Litvak Prayer Rituals
Until the invention of the printing press, the prayer ritual or Nusah used in the various Jewish communities varied a great deal. There were certain general traditions, for example, Ashkenazi, Sefardi, Italian, Yemenite, but nearly every town had its own uniqueness. Since printing had already been invented by the time the Jewish communities in Lithuania developed, there was little variation in the order of the tefillah or prayer services between the towns. One could go from one place to another and expect to find the same pattern and order of prayers followed in the synagogue service. As most of the Lithuanian Jews had migrated from the west where the Ashkenazic ritual was used, that was the prayerbook ritual used in the vast majority of the communities.
By the beginning of the 19th century in Eastern Europe, however, three different versions of the prayerbook or three different Nus-haot (Nusah is the singular) had come into general use:
(1) Ashkenazi - This rite was used in almost all of Lithuania, White Russia, and all the other areas that were not under Hasidic influence.
(2) Nusah Ari - This ritual based on the practices of Rabbi Isaac Luria (1534-1572), the famous mystic of Safed, was generally only used by Habad (Lubavitch) Hasidim.
(3) Nusah Sefard - Nusah Sefard was one of the Hasidic innovations that took place in the first generations following the Baal Shem Tov (1700-1760). It combined elements of the Spanish (Sefardi) ritual with that of the Ashkenazic prayerbook. All the various Hasidic groups used this prayerbook in their synagogue services.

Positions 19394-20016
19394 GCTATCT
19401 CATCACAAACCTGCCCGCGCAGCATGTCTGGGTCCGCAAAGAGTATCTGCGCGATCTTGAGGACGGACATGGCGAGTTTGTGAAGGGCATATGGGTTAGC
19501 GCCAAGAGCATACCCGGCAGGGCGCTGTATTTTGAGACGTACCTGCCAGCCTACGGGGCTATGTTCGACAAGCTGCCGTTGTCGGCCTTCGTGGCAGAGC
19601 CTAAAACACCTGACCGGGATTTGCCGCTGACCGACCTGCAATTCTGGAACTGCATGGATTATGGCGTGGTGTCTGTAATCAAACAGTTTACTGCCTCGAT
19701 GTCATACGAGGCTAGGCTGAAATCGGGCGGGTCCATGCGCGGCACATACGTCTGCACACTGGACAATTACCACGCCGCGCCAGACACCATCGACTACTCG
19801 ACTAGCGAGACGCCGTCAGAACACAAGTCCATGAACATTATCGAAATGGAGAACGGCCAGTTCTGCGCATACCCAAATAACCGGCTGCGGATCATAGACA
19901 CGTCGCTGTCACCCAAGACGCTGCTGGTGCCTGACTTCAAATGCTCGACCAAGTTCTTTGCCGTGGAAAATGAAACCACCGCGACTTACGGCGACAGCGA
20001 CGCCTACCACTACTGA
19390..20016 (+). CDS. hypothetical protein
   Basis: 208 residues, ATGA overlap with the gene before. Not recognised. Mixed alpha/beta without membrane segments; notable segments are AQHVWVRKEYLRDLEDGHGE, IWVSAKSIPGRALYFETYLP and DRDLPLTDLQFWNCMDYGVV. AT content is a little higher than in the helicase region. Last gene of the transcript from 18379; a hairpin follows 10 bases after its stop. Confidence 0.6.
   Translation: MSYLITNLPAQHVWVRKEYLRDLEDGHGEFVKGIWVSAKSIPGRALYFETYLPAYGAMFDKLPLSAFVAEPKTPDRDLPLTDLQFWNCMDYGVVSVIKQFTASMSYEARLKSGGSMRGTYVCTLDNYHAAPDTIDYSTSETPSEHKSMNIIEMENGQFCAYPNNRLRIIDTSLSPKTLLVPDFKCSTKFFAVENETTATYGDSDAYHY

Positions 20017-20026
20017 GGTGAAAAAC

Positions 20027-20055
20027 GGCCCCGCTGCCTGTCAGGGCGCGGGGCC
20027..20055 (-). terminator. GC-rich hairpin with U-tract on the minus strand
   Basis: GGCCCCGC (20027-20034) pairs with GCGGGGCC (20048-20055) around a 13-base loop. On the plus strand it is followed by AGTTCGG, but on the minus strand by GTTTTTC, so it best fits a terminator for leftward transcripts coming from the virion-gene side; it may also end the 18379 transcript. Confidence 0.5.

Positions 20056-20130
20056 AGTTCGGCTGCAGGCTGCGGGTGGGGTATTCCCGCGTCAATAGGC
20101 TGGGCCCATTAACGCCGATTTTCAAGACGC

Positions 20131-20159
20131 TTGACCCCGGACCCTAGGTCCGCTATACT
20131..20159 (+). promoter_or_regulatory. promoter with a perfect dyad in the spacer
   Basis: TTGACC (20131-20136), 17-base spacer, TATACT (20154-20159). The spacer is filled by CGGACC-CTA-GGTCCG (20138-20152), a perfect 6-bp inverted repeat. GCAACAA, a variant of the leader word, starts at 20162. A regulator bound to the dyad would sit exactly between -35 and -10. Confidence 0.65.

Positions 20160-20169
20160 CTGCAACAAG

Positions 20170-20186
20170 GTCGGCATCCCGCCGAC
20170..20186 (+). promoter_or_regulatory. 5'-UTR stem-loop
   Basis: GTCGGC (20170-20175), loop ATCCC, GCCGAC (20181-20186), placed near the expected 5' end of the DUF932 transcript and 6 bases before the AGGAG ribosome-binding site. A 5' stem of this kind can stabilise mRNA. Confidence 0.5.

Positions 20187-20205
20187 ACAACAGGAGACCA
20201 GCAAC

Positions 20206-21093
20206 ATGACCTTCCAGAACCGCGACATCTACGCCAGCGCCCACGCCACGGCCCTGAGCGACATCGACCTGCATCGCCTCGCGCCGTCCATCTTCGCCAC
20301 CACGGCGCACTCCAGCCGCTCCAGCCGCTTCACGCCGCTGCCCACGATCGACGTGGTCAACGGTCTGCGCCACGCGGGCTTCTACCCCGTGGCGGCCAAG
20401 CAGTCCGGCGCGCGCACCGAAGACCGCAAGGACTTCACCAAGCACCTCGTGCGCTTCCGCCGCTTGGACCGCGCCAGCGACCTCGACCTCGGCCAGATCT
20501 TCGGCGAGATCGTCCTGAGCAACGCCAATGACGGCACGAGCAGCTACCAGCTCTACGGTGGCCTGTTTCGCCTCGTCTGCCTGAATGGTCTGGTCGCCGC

The use of these three different prayerbooks by the various communities clearly set each of them apart. A person who was used to one minhag or custom was loyal to it and would not join in the prayer service of a different group. If the community were large enough, there would be various minyanim (services), each faithful to one of these rites. In Lithuania, where Hasidim were few in number, it would have been rare to find a minyan using the Nusah Sefard.
With regard to spoken Hebrew, all of the communities in Eastern Europe used the Ashkenazi pronunciation. The Sefardi pronunciation of Hebrew -- not to be confused with the Sefardi ritual in prayer -- became widespread only after the creation of the State of Israel. Even within the Ashkenazic community there was a great variation in the way Hebrew was pronounced among Ashkenazi Jews, and thus one’s country of origin could easily be identified by one’s accent.